Buster Keaton on the art of pie throwing

Buster Keaton’s Pie Throwing

The art of making and throwing them as told by Buster Keaton.

Ironically, even though most people associate pie throwing with silent film comedies, Buster Keaton never took a pie in the face in any of his silent films – and he only threw a pie once (at Fatty Arbuckle in The Garage) where he missed.  Later in his career, however, he did throw pies on television on the Ed Wynn show and had a color pie fight with a young Alice Faye in Hollywood Cavalcade.  Quoting Buster from his autobiography, My Wonderful World of Slapstick:

“I had not thrown a custard-pie for years and lost no time in getting in some practice when not busy on the set.

I started by drawing a circle on the wall in white chalk, this was the approximate size of Alice Faye’s lovely blonde head. I used a wooden plate as my practice “pie”. When this proved too light I kept on driving nails into it until it weighed about as the custard-pies Roscoe, Al StJohn and I had so much fun throwing at one another in the old days. I practiced throwing the plate from various distances. I have always considered myself the world’s champion custard-pie thrower, and slowly my old marksmanship returned.”

Buster Keaton demonstrates pie throwing[A note about the pies used by Buster Keaton in his pie-throwing routines.  Many people presently use real pies, complete with a tin or aluminum plate, when throwing a pie.  This is actually hazardous, as it’s possible to break a nose.  As Kenny Ahern, one of the instructors at the UW La Crosse Clown Camp explains, “splat, don’t slam” — in other words, you use your body language to make it look like you’re throwing the pie, but in actuality, you’re lightly placing the pie in the person’s face.  Buster Keaton, however, used a different kind of pie entirely.

Buster had the studio’s bakers make two crusts cooked until they were brittle and then glued one inside the other with a paste of flour and water. The double crust served as the pie tin, so there was no risk of injuring the other person.]

“I worried about her flinching. Besides spoiling the shot, this would mean hours of delay while Alice took a shower, got a whole new make-up job, a hairdo, and was fitted for duplicate clothes outfit.

I decided not to warn her when the great moment approached. After talking it over with Dwan, we placed George Givot, who was playing the villain, between Alice and me. Givot faced me, but Alice standing right behind him was faced in the opposite direction. Givot was told he should turn the girl around slowly as I started to say my line, which was “We will see who gets the girl!” He would hold her in front of him using her as a shield. After timing this using another girl for Alice, I suggested that if the word ‘now’ where added, it would give me time to deliver the pie at the right split second.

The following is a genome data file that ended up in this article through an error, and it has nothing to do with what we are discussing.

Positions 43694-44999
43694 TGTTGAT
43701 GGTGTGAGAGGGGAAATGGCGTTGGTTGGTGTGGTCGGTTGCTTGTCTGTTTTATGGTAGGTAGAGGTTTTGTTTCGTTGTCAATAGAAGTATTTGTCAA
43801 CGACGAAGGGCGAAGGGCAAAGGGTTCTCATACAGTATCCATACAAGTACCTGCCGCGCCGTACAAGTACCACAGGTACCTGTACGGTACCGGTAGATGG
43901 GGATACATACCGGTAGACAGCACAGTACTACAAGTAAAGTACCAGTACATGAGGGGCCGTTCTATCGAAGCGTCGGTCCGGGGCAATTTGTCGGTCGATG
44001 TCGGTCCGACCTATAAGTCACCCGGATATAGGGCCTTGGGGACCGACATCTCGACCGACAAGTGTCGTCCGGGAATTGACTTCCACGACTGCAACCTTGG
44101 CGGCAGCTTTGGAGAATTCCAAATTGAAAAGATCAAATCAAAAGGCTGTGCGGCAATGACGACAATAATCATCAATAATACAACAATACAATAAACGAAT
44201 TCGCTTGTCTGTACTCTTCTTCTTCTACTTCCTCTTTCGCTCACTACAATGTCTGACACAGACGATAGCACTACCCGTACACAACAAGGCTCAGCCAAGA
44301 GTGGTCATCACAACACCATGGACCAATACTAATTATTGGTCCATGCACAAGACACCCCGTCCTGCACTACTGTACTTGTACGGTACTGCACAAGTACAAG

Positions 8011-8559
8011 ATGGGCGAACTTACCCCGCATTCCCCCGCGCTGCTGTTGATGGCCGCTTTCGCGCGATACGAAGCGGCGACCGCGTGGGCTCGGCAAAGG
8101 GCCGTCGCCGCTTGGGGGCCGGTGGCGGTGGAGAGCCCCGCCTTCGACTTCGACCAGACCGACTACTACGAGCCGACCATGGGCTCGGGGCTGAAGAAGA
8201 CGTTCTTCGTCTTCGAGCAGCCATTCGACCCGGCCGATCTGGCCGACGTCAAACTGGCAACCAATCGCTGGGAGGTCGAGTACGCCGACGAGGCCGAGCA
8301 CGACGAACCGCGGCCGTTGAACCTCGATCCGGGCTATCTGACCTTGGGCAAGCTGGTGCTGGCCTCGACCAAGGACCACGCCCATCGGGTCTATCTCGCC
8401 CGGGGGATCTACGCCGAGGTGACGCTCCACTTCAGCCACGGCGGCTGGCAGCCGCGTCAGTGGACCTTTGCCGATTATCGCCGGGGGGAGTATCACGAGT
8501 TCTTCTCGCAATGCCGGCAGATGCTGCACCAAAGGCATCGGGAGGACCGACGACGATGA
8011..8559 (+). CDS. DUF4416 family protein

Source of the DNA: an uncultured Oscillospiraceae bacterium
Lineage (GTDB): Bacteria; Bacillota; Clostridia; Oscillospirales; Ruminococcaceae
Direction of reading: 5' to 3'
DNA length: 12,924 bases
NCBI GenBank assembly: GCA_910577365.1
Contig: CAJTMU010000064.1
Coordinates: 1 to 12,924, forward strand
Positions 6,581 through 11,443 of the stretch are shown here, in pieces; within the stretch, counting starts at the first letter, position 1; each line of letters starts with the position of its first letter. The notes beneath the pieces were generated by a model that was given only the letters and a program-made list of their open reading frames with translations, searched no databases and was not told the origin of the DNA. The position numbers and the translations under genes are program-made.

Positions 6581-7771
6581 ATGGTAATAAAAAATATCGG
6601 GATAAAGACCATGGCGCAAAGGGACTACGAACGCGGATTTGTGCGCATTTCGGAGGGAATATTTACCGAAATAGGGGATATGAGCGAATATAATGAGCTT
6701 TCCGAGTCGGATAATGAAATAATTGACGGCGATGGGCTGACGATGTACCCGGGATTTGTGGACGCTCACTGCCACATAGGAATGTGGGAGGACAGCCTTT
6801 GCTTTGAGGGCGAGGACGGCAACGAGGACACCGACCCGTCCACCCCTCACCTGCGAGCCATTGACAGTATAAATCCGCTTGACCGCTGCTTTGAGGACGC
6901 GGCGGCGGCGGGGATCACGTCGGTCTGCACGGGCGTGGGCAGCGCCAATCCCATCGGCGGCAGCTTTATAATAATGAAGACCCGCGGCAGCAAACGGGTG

When we made the shot Givot turned Alice round too quickly, which forced me to speed up my throw. Consequently the pie hit her in the face harder than was necessary.

You never saw a more stunned looking girl in your life than Alice Faye that day. We required no retake, but Alice did not thank me for that. As the camera was being moved to the next location I saw her go over to a table on which the pies for the other scenes were waiting to be used. Alice picked one up and weighed it in her hand, then tried several others. When she found one she liked, she headed towards me on the run. I leaped up and ran, but Alice chased me off the sound stage and clear out of the studio holding all the while that menacing custard-pie in her hand.”

When Buster Keaton taught pie throwing technique to Ed Wynn on his TV show, he described the 5 different types of pie throws that they used.

  1. The Walking Thrust – Walk up to the person to be pied, push the pie in their face, and before you walk away give it a slight twist. This makes the sticky part of the pie cling to the recipient.
  2. The Shot Putt – Thrown from a distance of three to five feet.
  3. With shots over eight feet, you need to make sure the pie is of the right weight to fly perpendicular as it leaves your fingers.
  4. The Ancient Roman Discus Throw – Spin halfway around turning the pie as you whirl and then let go, hitting the victim square in the face.
  5. Catchers Throw to Second Base – The hardest of all. Pull back your arm just as far as it will go, and then bring the pie in “all the way from East St. Louis” – and let it fly
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